One of the other interesting aspects of this panel was that Gail Levine, who is Vice President of IP and Public Policy for Verizon, said that it was her opinion that all of the changes to the patent system over the last several years have undeniably lead to a patent right that is far stronger than it once was. As she said that I was struck both by how utterly ridiculous the comment was, and by how no one on the panel pushed back. Reasonable minds may disagree on whether patent reform has been good or bad, and whether the Supreme Court has pursued the proper path with respect to patent eligibility, but there can be no reasonable disagreement on the issue of patent strength. Patents are simply not as strong as they were 5 years ago, period. Anyone who says otherwise is either unfamiliar with the issues or they are intentionally misrepresenting reality in order to forward a particular agenda. Levine is certainly familiar with the issues, so I have to conclude she is misrepresenting reality in order to forward some vision of the patent system favored by her employer.
At the end of the segment time was reserved for questions. I was recognized and followed up on Levine’s comment.
QUINN: Not to beat up on you, Gail, but you said that you thought that the changes made over the last number of years is strengthening the patent, which is pretty undeniable not the case, both between the Supreme Court and the Federal Circuit and the legislation. And then you went elaborate on your answer talking about innovation. I think where people on both sides fundamentally disagree is with the definition of innovation. So I would like to ask you what your definition of innovation is because it seems to me that people on the other side that are trying to get more reform and more change define innovation as a new product that goes into the market and fundamentally and totally ignore all of the real work and think it is an illegitimate business model to invest and engage in research and development, which would then make people like the Wright brothers and Thomas Edison and so many others patent trolls and illegitimate. I don’t think that true but I would be interested to know how you specifically define innovation.
LEVINE: That’s a good question and it’s not my definition of innovation, it’s something through the Federal Trade Commission’s advocacy on this issue… The point of the patent system in view of the Federal Trade Commission and others has always been to promote innovation. Patents are an important part of that system. Patents, as you were saying a moment ago, are the prospect of getting patent rights to be enforceable are an important stimulus to the kind of R&D and important for research that can drive innovation. But we also have to make sure that another kind of innovation is not foreclosed by patent rights and that is innovation where products are brought to market, follow-on innovation, right, so the FTC, Federal Trade Commission, has always been very careful to say that the point of the patent system is to promote innovation not exclusively by stimulating innovation that leads to the prospect of patent rights but also in the innovation that lasts for — also for conduct that happens after that patent is granted because what we need to happen — careful with all aspects of the ecosystem, not just one piece of it. So when I talk about innovation I’m talking about the Federal Trade Commission’s definition of it.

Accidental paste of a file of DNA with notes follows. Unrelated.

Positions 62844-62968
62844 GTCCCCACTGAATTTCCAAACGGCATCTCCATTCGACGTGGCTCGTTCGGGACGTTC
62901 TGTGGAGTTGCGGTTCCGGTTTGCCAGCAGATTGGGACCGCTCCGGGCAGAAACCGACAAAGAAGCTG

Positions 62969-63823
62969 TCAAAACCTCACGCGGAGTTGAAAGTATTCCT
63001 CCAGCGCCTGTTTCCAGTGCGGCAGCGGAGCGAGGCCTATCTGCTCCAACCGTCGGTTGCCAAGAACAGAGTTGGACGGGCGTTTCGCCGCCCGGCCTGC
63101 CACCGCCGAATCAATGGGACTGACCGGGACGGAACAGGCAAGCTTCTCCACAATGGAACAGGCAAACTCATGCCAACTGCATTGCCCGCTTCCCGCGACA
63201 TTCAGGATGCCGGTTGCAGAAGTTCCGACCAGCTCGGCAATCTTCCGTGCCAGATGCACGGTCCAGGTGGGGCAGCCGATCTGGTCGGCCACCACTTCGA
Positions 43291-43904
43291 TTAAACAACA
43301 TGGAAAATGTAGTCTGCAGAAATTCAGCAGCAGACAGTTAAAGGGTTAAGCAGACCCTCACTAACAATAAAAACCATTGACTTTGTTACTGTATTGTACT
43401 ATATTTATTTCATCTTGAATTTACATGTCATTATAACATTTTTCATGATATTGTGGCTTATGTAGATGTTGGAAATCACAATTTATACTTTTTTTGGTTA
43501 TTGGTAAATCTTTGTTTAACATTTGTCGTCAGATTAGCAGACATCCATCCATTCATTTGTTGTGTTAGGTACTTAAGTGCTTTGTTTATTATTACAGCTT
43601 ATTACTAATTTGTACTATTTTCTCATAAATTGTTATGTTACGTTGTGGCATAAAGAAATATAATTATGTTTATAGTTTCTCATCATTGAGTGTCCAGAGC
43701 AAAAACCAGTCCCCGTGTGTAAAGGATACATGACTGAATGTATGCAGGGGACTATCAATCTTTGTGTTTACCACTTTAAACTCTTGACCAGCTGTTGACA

The answer seemed to be a bit of a dodge. To many on the anti-patent side of the equation innovation does not occur until a product is put in the hands of a consumer. In fact, a distinction is sometimes made between an invention and an innovation. Indeed, several years ago Suzanne Michel, who is Senior Patent Counsel for Google, explained, “until a product is put in the hands of consumer it is still an invention, not an innovation.” What does that even mean? It is a not so subtle attempt to say that the underlying invention isn’t important, what is important is the product or service in the hands of the consumer. Never mind that the product or service could never have been achieved without the underlying invention. Frankly, this invention verses innovation distinction is a way for the infringer lobby to justify ignoring (i.e., stealing) patent rights as they take the research and development of others to make money for themselves.
To answer my own question, Merriam-Webster’s dictionary defines innovation in this way: “1: the introduction of something new; 2: a new idea, method, or device: novelty.” Thus, it is rather clear that innovation is NOT about products in the hands of consumers. Innovation is about advance. The patent system was set up to foster that advance and recognized research and development as an important endeavor. Whether the often extremely costly business of engaging in research and development will remain a viable business has a lot to do with whether anti-patent reforms are enacted and the Supreme Court continues to be the “no patent for you” court.